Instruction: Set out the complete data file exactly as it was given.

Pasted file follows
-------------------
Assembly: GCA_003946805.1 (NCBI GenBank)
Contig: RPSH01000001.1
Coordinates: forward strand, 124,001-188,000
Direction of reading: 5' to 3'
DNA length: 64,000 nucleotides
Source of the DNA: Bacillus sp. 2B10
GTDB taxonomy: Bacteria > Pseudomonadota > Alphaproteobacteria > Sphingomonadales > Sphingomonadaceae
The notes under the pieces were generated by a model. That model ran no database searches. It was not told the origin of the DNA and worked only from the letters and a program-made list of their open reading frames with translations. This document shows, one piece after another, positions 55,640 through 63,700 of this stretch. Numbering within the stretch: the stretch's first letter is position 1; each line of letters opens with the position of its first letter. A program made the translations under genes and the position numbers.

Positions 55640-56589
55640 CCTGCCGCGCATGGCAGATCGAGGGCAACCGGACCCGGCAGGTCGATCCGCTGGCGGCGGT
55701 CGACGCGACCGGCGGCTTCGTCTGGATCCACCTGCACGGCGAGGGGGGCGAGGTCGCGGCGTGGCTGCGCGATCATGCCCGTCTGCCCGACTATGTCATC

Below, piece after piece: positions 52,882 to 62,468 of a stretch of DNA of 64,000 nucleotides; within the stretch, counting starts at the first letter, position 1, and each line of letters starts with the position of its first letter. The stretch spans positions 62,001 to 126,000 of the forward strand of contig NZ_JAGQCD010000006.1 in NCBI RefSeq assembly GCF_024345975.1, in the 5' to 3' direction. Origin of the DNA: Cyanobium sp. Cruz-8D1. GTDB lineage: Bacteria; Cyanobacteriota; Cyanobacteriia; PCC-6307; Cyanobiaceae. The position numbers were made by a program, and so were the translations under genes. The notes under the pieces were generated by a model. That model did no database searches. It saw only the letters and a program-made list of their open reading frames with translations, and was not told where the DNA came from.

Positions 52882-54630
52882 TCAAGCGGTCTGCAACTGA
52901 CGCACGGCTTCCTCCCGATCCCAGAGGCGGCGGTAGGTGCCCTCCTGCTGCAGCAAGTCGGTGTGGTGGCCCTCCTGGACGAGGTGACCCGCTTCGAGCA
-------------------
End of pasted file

Assembly: GCA_003946805.1 (NCBI GenBank)
Contig: RPSH01000001.1
Coordinates: forward strand, 124,001-188,000
Direction of reading: 5' to 3'
DNA length: 64,000 nucleotides
Source of the DNA: Bacillus sp. 2B10
GTDB taxonomy: Bacteria > Pseudomonadota > Alphaproteobacteria > Sphingomonadales > Sphingomonadaceae
The notes under the pieces were generated by a model. That model ran no database searches. It was not told the origin of the DNA and worked only from the letters and a program-made list of their open reading frames with translations. This document shows, one piece after another, positions 55,640 through 63,700 of this stretch. Numbering within the stretch: the stretch's first letter is position 1; each line of letters opens with the position of its first letter. A program made the translations under genes and the position numbers.

Positions 55640-56589
55640 CCTGCCGCGCATGGCAGATCGAGGGCAACCGGACCCGGCAGGTCGATCCGCTGGCGGCGGT
55701 CGACGCGACCGGCGGCTTCGTCTGGATCCACCTGCACGGCGAGGGGGGCGAGGTCGCGGCGTGGCTGCGCGATCATGCCCGTCTGCCCGACTATGTCATC

Below, piece after piece: positions 52,882 to 62,468 of a stretch of DNA of 64,000 nucleotides; within the stretch, counting starts at the first letter, position 1, and each line of letters starts with the position of its first letter. The stretch spans positions 62,001 to 126,000 of the forward strand of contig NZ_JAGQCD010000006.1 in NCBI RefSeq assembly GCF_024345975.1, in the 5' to 3' direction. Origin of the DNA: Cyanobium sp. Cruz-8D1. GTDB lineage: Bacteria; Cyanobacteriota; Cyanobacteriia; PCC-6307; Cyanobiaceae. The position numbers were made by a program, and so were the translations under genes. The notes under the pieces were generated by a model. That model did no database searches. It saw only the letters and a program-made list of their open reading frames with translations, and was not told where the DNA came from.

Positions 52882-54630
52882 TCAAGCGGTCTGCAACTGA
52901 CGCACGGCTTCCTCCCGATCCCAGAGGCGGCGGTAGGTGCCCTCCTGCTGCAGCAAGTCGGTGTGGTGGCCCTCCTGGACGAGGTGACCCGCTTCGAGCA